No, the Hamilton County Surveyor's Office does not perform boundary surveys or offer legal advice on the location of “property” lines. A licensed private Professional Surveyor and Attorney can help you with these items.
No, Delineation or demarcation and placement of any monument on or in close proximity to a land boundary must be executed by a Professional Land surveyor. 865 IAC 1-12-5
No. The SLR is designed for use by title companies and states that “no liability will be assumed for any use of data for construction of new improvements or fences”. 865 IAC 1-12-29
No. A plot plan is used to get a construction permit.
No. Indiana has only recently required the recordation of surveys in specific circumstances as in a) the creation of a new tax parcel; b) a previously unrecorded survey; or c) when the recent survey differs significantly from the description of record. 865 IAC 1-12-12
A landowner desiring to establish the location of the line between the landowner's land and that of an adjoining landowner by means of a legal survey may do so in accordance with Indiana Code Title 36-2-12-10. The Legal Survey is entered in the County Surveyor’s legal survey record book.
No. The Elevation Certificate is to be completed by a licensed land surveyor, engineer, or architect who is authorized by law to certify elevation information.
Section corners were created when the government originally surveyed Indiana into “mile square” parcels. Section corners refer to the four (4) corners of the “mile square” parcel. The intermediate half-mile corners are referred to as “quarter corners” because they divide the section into quarters. These corners are usually found near the centerline(s) of this County’s roads. They are marked by monuments set under the direction of a licensed surveyor.
The County Surveyor is required to maintain records indicating the location of each original government horizontal monument (section corners, quarter corners, etc.) within their county. Many of these monuments are found near the centerlines of roads, along with monuments in fields and in subdivisions. It is the responsibly of the County Surveyor to verify and reference these monuments for public use. These references can be found on the Hamilton County GIS system. (IC 36-2-12 sec. 10&11)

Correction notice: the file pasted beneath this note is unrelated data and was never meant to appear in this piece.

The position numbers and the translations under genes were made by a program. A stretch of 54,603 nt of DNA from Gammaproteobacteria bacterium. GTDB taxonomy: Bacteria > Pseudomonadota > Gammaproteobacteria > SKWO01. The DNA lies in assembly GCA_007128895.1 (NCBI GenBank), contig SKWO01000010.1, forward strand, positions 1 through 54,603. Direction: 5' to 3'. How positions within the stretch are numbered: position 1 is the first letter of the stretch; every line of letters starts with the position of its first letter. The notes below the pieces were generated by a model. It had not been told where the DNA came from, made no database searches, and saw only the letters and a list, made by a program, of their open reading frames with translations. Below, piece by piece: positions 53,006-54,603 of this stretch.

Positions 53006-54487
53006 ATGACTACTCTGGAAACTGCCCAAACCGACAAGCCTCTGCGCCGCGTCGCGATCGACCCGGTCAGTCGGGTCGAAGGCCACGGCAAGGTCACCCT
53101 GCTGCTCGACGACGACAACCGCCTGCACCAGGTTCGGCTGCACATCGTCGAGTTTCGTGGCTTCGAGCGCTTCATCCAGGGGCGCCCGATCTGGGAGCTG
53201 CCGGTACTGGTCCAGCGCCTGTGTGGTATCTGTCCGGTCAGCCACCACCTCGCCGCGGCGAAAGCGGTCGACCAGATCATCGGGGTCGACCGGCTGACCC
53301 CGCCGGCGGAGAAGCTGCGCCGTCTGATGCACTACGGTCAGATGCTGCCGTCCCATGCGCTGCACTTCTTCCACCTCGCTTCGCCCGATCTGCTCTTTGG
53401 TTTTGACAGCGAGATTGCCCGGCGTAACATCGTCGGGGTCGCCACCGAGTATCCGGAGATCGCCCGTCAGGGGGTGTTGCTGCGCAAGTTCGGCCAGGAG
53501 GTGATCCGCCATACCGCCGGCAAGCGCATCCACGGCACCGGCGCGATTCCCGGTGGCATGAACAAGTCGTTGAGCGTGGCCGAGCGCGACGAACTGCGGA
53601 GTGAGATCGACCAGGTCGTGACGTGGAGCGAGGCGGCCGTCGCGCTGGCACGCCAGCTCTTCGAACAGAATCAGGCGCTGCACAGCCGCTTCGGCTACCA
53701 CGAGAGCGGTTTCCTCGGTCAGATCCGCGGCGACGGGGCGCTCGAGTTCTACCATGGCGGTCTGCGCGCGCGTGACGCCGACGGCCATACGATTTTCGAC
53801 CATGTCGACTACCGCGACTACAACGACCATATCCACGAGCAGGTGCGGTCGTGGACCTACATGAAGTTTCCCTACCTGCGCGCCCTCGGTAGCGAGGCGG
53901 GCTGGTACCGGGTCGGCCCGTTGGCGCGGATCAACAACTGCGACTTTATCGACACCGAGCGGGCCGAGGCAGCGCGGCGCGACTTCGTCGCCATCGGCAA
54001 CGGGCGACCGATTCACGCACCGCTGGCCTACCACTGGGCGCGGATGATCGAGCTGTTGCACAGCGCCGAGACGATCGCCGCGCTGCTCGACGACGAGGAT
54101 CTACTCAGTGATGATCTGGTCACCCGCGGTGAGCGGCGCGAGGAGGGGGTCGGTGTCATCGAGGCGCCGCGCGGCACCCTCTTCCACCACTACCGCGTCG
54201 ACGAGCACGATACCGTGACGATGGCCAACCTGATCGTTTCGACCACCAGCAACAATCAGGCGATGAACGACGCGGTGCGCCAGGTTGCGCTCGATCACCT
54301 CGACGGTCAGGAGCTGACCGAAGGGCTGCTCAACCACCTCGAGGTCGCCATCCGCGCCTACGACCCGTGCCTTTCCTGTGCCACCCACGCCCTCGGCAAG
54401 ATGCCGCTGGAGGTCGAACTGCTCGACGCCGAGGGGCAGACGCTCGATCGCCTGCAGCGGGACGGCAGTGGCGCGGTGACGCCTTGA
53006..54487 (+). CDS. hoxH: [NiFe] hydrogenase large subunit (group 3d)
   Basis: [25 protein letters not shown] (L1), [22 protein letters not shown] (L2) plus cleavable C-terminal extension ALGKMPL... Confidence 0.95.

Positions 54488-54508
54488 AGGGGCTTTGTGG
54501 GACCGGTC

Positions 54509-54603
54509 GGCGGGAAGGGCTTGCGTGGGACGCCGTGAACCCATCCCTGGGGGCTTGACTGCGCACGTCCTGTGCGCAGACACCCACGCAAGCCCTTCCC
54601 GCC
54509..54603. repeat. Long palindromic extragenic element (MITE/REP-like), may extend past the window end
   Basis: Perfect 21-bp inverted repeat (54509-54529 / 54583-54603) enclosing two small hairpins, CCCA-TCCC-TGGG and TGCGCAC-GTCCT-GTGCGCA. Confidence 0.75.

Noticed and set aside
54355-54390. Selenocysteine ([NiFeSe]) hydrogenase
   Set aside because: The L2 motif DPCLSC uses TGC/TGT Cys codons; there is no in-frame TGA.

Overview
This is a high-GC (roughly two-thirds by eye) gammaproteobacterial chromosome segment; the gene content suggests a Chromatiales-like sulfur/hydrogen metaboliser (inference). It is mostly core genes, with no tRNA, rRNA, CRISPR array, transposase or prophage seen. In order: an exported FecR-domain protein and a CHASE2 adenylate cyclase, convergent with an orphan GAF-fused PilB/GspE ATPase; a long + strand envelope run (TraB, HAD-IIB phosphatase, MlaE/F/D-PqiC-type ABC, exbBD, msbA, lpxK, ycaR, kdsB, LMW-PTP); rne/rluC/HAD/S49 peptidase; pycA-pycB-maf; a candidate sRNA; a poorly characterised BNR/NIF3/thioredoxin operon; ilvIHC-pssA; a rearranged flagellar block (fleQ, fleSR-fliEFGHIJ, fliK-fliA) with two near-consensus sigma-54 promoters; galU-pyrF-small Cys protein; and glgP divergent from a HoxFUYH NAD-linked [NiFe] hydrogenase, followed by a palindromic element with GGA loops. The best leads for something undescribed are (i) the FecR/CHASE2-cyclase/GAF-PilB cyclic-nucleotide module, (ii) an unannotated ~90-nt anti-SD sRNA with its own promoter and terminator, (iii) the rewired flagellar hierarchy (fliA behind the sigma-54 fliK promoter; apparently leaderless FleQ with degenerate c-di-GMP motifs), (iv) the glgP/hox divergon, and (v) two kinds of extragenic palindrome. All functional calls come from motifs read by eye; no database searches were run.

Since 2004 Aerial photography has been flown every year, usually in the Spring. In addition, Hamilton County maintains aerial photography from 1936, 1941, 1956, 1962, 1974, 1976, 1985, 1994, 1996/97, 1998, 2000, and 2001.
Because of Hamilton County’s growth, the Hamilton County Road Map is continually updated throughout the year. They are available in the office for $10.
No. They are not legal documents and only serve as a graphical representation of the line.
Try downloading the PDF file to your PC or desktop and then open it from there.
Our forms often do not allow special characters such as: ! @ # $ % ^ & * , . ' and ". Remove these and try again. Also, read the red messages carefully to ensure you're entering numeric values where they are required.
The built-in PDF viewers provided by Mozilla Firefox and Google Chrome do not support XFA-based PDF forms (fillable PDF's). Therefore, XFA-based PDF forms often do not behave properly in these browsers. We have also seen similar issues with Microsoft Edge. The limitation is in the software provided by the browser; there are two common work-a-rounds:
1) Download the PDF to your PC, and open it with Adobe Reader. You should then be able to fill it out and save it.
2) Change the default PDF viewer used by your browser to Adobe Reader. The Adobe website provides information about this work-a-round for Firefox and Chrome. For Edge, search the internet for "disable edge pdf viewer".
Please try another browser such as Firefox, Chrome or Internet Explorer. You may have browser settings in one browser that are incompatible with the submission process.